micah holmquist's irregular thoughts and links
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Wednesday, December 18, 2002
Now, like always, is not a good time to view the world as consisting of pure good and pure evil
It is a universal temptation to see the world as divided into two camps, with one being good and the other being evil. Not surprisingly most people believe that they are on the side of good.
President George W. Bush has certainly his “war on terror” as a good vs. evil struggle. Last year, on September 20, he said, "Every nation, in every region, now has a decision to make. Either you are with us, or you are with the terrorists.” Bush expanded on this theme in his January 29 State of the Union speech by asserting that there was an “axis of evil” of countries that wanted to do evil things.
University of Tennessee law professor and internet commentator extraordinaire Glenn Reynolds is a proponent of viewing the “war on terror” as a battle between good and evil. He made this clear yesterday by approvingly quoting a column by Michael Barone of U.S. & World Report that argues that the "war on terror" is a war against "evil leaders" and "evil ideas."
It might seem intuitive that a war against al Qaeda or Saddam Hussein is a war against evil –it doesn’t to me but I understand where those who think it is are coming from- but the situation gets a lot more complex when attempting to account for opponents of escalating the war with Iraq who live in the U.S. and profess no sympathy to Saddam or countries that do not support one aspect or another of the “war on terror.” Remember that in a war between good and evil where all who do not support good are evil, there can be no middle ground.
Reynolds’ response to this issue has been to charge that those who oppose aspects of the “war on terror” are siding with evil. He argued last week that those who oppose an escalation of the U.S. war against Iraq are "objectively pro-Saddam” since Saddam also does not want an escalation of the war and if those who oppose escalation get what they want, Saddam will also get what he wants.
Reynolds’ response to this issue has been to charge that those who oppose aspects of the “war on terror” are siding with evil. He argued last week that those who oppose an escalation of the U.S. war against Iraq are "objectively pro-Saddam” since Saddam also does not want an escalation of the war and if the those who oppose escalation get the what they want, Saddam will also get what he wants. As I articulated here and here, this reasoning only makes sense if one believes that anybody who opposes the use of U.S. military force to remove X is automatically a supporter of X. If you are like Reynolds and don't like Australia’s gun laws, then you need to support U.S. military action to change those laws to avoid "objectively" supporting them, according to Reynolds’ logic.
Yesterday Reynolds made a parallel argument by contending that Germany is “rooting for the other side” because Germany opposes the U.S. escalating the war against Iraq and German defense firms have worked with Iraq since 1990. Reynolds muddies the debate by throwing around the term "pacifist" around as if it was impossible to be legitimately opposed to the U.S. escalating the war without being a opposed to the use of violence in all cases but the larger problem with this argument is that it treats Germany as a single unified and undifferentiated entity where every person and business agrees with the government and the government agrees with every one of its citizens and businesses. This is absurd and the news story that Reynolds cites even notes that the deals were "covert" so it doesn't appear that the government of Germany was encouraging these transactions since 1990. Furthermore Reynolds even acknowledges that U.S. defense firms were have amongst those that have worked with Iraq. Unless the Professor is willing to nonsensically say that the U.S. is "rooting for the other side" because of these transactions, his entire argument falls apart.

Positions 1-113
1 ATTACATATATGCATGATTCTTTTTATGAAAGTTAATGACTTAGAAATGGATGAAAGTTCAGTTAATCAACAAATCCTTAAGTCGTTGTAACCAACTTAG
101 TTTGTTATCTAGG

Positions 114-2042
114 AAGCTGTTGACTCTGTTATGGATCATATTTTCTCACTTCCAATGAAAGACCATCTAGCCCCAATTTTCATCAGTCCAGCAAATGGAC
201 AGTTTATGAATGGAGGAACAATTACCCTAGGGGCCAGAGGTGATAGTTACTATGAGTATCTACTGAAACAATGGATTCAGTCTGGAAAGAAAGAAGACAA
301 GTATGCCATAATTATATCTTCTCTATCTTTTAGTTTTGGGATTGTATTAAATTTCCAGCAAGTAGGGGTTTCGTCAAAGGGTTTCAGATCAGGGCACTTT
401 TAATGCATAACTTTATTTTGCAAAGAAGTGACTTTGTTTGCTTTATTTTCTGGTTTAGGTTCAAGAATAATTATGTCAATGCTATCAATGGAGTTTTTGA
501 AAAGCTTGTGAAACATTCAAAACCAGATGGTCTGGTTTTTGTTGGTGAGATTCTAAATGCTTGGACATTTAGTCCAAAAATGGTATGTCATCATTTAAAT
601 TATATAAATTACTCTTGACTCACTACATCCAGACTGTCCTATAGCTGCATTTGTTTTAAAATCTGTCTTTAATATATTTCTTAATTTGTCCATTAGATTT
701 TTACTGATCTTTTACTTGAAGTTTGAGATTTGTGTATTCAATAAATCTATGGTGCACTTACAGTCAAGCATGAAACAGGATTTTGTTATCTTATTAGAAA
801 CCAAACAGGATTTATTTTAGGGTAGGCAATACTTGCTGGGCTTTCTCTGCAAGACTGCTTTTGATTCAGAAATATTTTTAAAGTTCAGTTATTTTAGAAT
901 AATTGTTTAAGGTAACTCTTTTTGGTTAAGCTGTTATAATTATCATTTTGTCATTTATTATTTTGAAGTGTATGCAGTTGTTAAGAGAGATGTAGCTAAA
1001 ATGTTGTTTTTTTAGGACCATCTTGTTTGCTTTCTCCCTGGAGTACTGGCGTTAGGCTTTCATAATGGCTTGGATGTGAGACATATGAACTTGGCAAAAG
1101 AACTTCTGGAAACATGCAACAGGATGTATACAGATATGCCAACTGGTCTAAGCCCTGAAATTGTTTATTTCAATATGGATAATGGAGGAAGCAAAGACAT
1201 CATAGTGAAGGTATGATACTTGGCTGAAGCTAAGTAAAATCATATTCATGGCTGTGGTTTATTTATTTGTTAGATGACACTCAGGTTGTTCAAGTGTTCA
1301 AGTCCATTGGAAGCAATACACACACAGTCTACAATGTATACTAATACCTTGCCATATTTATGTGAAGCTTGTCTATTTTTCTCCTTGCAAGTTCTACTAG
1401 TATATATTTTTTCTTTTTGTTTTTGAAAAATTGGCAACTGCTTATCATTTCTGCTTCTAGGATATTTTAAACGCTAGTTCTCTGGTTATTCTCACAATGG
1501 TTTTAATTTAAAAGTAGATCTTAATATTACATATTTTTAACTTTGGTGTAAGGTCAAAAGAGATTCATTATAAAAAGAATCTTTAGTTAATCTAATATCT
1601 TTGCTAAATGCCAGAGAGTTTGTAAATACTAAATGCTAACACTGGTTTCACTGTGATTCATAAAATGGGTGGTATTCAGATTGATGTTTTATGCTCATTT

That isn’t the only absurdity involved in viewing the world as a struggle for good vs. evil. In order to believe Bush's words that "Either you are with us, or you are with the terrorists," one has to ignore that the Bush Administration is trying to work with some individuals it says are tied with terrorists. And one has to ignore that Reynolds himself said in July that he hopes Saudi Arabia's government will soon "fall to factions sympathetic to Al Qaeda" because that will provide a better justification for taking over Saudi Arabia. Sure he explains that he only feels that way so it will be easier to implement "corrective action" on, or against, the Saudis but it still represents "rooting for the other side."
It is worth emphasizing that constructing a world that consists of one good side and one evil side involves, as I pointed out two paragraphs ago, treating complex entities like countries as a single unified force. In a way viewing the world as consisting of pure good and evil is a self-fulfilling prophecy because one has to ignore a lot of nuances to get to that conclusion.
The search for all-encompassing and unified sides of pure good and pure evil may be tempting but it won’t lead to understanding the world as anything but a caricature of what it really is. Occasionally in history there are entities of pure evil but their opponents are never purely good. We need to start acknowledging this.